E90Post
 


TNT Racewerks
 
BMW 3-Series (E90 E92) Forum > E90 / E92 / E93 3-series Powertrain and Drivetrain Discussions > N54 Turbo Engine / Drivetrain / Exhaust Modifications - 335i > How to Diagnose Boost Leak on Stock Parts?



Reply
 
Thread Tools Search this Thread
      02-24-2015, 10:48 AM   #1
NoTempoLimitN54
Second Lieutenant
NoTempoLimitN54's Avatar
United_States
3
Rep
256
Posts

Drives: E92 335i
Join Date: Sep 2012
Location: Los Angeles, CA

iTrader: (1)

Garage List
How to Diagnose Boost Leak on Stock Parts?

My '09 N54 335i is stock. Getting ready to start the tuning process in the next few months.

I did WOT on the freeway on-ramp and some short pulls on the freeway last night at 50F ambient. My P3Cars gage showed that the boost didn't even get up to 7 psi. Max was about 6.8/6.9.

This is with a gallon of E85 added to about 3/4 tank 91 AKI. Based on my calculations, the blend is E10-E12 and this should result in 92-93 AKI. For those that don't know, CA 91 AKI is E 5.7

I've had the gage on the car for over a year. I normally get 8 psi when running E10. My car is just short of 6 years and 72k miles.

Could I be leaking boost from either the stock DV's or the stock charge pipe? Is there a way to confirm that?

Thanks!
__________________

2009 335i 6MT (E92/N54), Black Sapphire / Shadowline (Individual 760) / Black Dakota Leather, ZSP, ZCW, 6FL, PDC, no Nav/iDrive, 19 x 8.5 / 19 x 9.5 VMR VB3 in Hyper Black, Pilot Super Sport 235/35 fr 265/30 rr, M3 control arms + tension links (fr)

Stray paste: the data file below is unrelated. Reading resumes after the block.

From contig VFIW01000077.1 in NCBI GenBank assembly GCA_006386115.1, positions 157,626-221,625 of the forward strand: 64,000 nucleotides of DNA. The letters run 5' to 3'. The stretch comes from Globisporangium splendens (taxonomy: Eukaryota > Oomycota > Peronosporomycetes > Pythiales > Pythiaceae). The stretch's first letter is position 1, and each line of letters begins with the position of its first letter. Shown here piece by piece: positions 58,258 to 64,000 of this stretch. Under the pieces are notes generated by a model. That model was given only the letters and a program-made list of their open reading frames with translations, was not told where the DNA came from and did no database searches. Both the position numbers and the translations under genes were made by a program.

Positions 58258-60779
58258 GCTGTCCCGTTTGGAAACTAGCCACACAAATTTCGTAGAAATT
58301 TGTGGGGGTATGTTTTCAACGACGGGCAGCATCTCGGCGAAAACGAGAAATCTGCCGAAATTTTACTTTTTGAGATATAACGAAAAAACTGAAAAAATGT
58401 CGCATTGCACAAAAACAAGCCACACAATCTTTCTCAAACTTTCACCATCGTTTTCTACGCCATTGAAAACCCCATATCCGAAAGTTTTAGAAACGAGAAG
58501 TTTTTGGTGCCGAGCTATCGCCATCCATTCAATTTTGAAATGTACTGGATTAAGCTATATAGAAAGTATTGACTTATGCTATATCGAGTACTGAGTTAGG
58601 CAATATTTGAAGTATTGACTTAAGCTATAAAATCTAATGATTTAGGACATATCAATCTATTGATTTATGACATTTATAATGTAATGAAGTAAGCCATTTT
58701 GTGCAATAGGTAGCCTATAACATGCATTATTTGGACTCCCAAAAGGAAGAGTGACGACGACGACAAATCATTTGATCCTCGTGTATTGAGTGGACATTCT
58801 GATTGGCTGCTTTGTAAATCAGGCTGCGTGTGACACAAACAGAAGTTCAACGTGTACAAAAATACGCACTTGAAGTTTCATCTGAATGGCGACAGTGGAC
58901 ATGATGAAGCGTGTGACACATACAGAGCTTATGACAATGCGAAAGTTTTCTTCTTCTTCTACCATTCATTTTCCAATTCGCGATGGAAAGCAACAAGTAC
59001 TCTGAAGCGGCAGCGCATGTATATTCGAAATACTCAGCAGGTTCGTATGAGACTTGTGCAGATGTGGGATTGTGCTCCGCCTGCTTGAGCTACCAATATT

Appreciate 0
      02-24-2015, 12:38 PM   #2
gtaccord
Major
United_States
18
Rep
1,230
Posts

Drives: 2009 BMW 335xi
Join Date: Feb 2012
Location: Maryland

iTrader: (7)

Garage List
A boost leak that large would register a code. Did you have traction control fully on?
Appreciate 0
      02-24-2015, 12:57 PM   #3
wgknestrick
New Member
6
Rep
19
Posts

Drives: 2011 335 xdrive
Join Date: Dec 2014
Location: Lancaster PA

iTrader: (0)



Make a boost leak test fitting. Need a hose coupler, clamps, plug, pressure gauge, and schrader valve. Use air compressor to boost it up to 20psi, and then spray soapy water over every joint. Bubbles are leaks. Just note that some air will likely leak through piston rings/valves, so it won't hold pressure forever. You'd be surprised how leaky the silcone couplers are if you don't test them.

Biggest source of leaks has always been textured powder coating on IC piping IMO. It's better to have smooth (non-powder coated) surfaces under hose couplers. Make sure you are using T-bolt clamps everywhere, (And not those crappy worm gear clamps shown in the picture). I just found that pic on the internets.
Appreciate 0
      02-24-2015, 01:19 PM   #4
gtaccord
Major
United_States
18
Rep
1,230
Posts

Drives: 2009 BMW 335xi
Join Date: Feb 2012
Location: Maryland

iTrader: (7)

Garage List
Quote:
Originally Posted by wgknestrick View Post